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. The castellated and domestic architecture of Scotland, from the twelfth to the eighteenth century. maller of these, which is only 6 feet3 inches high, and the adjoining passage, have each a slit commanding SECOND PERIOD — 140 — CESSFORD CASTLE the doorway; the larger chamber seems to have been the guardroom,being near the entrance door and also close to the dungeon. The floor ofthe latter (now choked with ruins) was probably 6 or 7 feet lower thanthe adjoining floors, and its arched roof, now fallen, was about 3 feetabove the floor of the guardroom. The dungeon was entered by a hatch-way in

. The castellated and domestic architecture of Scotland, from the twelfth to the eighteenth century. maller of these, which is only 6 feet3 inches high, and the adjoining passage, have each a slit commanding SECOND PERIOD — 140 — CESSFORD CASTLE the doorway; the larger chamber seems to have been the guardroom,being near the entrance door and also close to the dungeon. The floor ofthe latter (now choked with ruins) was probably 6 or 7 feet lower thanthe adjoining floors, and its arched roof, now fallen, was about 3 feetabove the floor of the guardroom. The dungeon was entered by a hatch-way in Stock Photo
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The Reading Room / Alamy Stock Photo

Image ID:

2AFJG6G

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7.2 MB (266.9 KB Compressed download)

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2095 x 1193 px | 35.5 x 20.2 cm | 14 x 8 inches | 150dpi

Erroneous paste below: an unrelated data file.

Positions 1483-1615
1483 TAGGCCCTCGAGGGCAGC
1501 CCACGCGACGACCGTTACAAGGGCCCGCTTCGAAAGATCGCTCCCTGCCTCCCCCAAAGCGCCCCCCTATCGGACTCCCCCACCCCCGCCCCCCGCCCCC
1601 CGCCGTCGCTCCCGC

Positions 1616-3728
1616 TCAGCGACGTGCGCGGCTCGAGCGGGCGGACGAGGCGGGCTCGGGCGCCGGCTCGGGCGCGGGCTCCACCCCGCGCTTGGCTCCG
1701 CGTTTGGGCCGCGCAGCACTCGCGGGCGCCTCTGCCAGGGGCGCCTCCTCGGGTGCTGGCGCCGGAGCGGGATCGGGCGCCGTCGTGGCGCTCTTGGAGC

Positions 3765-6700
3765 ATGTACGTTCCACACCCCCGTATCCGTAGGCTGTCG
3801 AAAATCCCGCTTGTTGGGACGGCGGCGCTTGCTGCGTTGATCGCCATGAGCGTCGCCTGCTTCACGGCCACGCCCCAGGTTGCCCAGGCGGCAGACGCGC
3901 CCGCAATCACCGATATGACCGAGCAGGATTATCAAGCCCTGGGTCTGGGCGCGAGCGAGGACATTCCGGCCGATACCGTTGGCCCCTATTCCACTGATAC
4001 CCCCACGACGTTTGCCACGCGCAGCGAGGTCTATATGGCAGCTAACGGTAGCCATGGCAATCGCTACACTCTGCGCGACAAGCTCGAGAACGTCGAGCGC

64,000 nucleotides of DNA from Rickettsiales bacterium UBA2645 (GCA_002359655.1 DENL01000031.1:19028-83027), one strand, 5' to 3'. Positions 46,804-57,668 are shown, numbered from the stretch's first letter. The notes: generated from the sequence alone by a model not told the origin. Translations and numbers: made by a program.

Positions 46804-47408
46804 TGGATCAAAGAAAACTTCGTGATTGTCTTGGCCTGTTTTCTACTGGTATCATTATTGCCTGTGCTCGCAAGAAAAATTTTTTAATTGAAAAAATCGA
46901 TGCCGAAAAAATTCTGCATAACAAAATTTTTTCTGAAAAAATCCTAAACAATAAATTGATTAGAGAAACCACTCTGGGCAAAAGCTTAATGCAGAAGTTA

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. The castellated and domestic architecture of Scotland, from the twelfth to the eighteenth century. maller of these, which is only 6 feet3 inches high, and the adjoining passage, have each a slit commanding SECOND PERIOD — 140 — CESSFORD CASTLE the doorway; the larger chamber seems to have been the guardroom,being near the entrance door and also close to the dungeon. The floor ofthe latter (now choked with ruins) was probably 6 or 7 feet lower thanthe adjoining floors, and its arched roof, now fallen, was about 3 feetabove the floor of the guardroom. The dungeon was entered by a hatch-way in the vault. A door, up a few steps of the circular staircase, leadsto the small chamber which contained the hatch. Another door from thisstaircase leads into the upper floor of the lower vault in the main building.These doors are shown by white lines on the Ground Floor Plan. The upper or principal entrance to the castle is at the level, or nearlyso, of the hall floor (Fig. 86) in the re-entering angle, but it is in the wallof the wing, not in that of the main structure, like the ground floor. PLAN OF FIRST FLOOR SE CTION Fig. 8t5.—Cessford Castle. Plan and Section. entrance. It is about 15 feet above the ground, and is checked for twodoors, one opening outwards and the other inwards, the latter beingsecured with a sliding-bar. This entrance was of course reached by amoveable ladder, and in connection with this there will be observed onthe face of the east wall and over the lower entrance, nearly at the levelof the door-sill, a projecting ledge, which was probably a support for awooden platform erected here in connection with the defence of thisentrance. From the upper doorway an arched passage leads to the stair,off which and up a few steps is the door to the kitchen, which occupiesthe wing on this floor. A few steps further up conduct to the door ofthe hall in the main part of the building. The hall measures 39 feet6 inches by 22 feet, and is well lighted by four windows

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